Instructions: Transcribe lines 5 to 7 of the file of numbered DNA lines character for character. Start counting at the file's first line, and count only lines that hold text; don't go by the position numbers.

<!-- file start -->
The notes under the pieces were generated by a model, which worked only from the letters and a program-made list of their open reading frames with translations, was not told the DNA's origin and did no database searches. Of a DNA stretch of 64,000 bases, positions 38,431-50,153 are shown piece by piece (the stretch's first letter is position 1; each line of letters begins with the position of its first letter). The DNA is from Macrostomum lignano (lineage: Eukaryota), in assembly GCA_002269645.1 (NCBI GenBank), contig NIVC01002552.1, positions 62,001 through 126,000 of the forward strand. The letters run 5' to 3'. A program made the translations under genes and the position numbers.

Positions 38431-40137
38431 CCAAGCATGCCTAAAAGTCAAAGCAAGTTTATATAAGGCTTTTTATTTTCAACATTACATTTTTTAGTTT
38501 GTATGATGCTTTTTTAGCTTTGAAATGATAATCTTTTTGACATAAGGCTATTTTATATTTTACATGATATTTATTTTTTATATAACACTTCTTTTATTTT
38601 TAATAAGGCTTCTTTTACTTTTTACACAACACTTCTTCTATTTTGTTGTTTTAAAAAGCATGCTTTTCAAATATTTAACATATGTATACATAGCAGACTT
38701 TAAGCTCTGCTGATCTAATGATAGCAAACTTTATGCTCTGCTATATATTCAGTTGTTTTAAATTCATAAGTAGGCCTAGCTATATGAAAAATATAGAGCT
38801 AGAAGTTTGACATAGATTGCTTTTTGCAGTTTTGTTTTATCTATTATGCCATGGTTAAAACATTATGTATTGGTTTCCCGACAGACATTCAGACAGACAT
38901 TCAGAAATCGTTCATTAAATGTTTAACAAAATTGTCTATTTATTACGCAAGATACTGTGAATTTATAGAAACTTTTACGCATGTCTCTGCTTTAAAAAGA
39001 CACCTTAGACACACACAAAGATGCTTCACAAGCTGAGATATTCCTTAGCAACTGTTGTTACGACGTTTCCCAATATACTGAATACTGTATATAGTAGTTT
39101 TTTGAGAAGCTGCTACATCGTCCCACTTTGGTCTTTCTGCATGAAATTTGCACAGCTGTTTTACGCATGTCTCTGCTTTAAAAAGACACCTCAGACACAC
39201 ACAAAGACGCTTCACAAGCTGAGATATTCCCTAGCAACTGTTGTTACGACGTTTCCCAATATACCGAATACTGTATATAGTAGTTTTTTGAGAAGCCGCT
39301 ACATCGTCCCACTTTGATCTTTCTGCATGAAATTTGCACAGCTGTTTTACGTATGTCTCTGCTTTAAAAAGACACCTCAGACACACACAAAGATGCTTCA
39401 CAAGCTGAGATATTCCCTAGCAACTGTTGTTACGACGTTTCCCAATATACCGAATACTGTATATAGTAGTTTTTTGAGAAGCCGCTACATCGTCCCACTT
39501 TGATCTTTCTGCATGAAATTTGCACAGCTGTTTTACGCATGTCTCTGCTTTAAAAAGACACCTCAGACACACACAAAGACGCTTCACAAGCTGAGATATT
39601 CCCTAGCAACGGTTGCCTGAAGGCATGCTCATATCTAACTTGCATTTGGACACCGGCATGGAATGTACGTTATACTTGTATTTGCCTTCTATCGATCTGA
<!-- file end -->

38601 TAATAAGGCTTCTTTTACTTTTTACACAACACTTCTTCTATTTTGTTGTTTTAAAAAGCATGCTTTTCAAATATTTAACATATGTATACATAGCAGACTT
38701 TAAGCTCTGCTGATCTAATGATAGCAAACTTTATGCTCTGCTATATATTCAGTTGTTTTAAATTCATAAGTAGGCCTAGCTATATGAAAAATATAGAGCT
38801 AGAAGTTTGACATAGATTGCTTTTTGCAGTTTTGTTTTATCTATTATGCCATGGTTAAAACATTATGTATTGGTTTCCCGACAGACATTCAGACAGACAT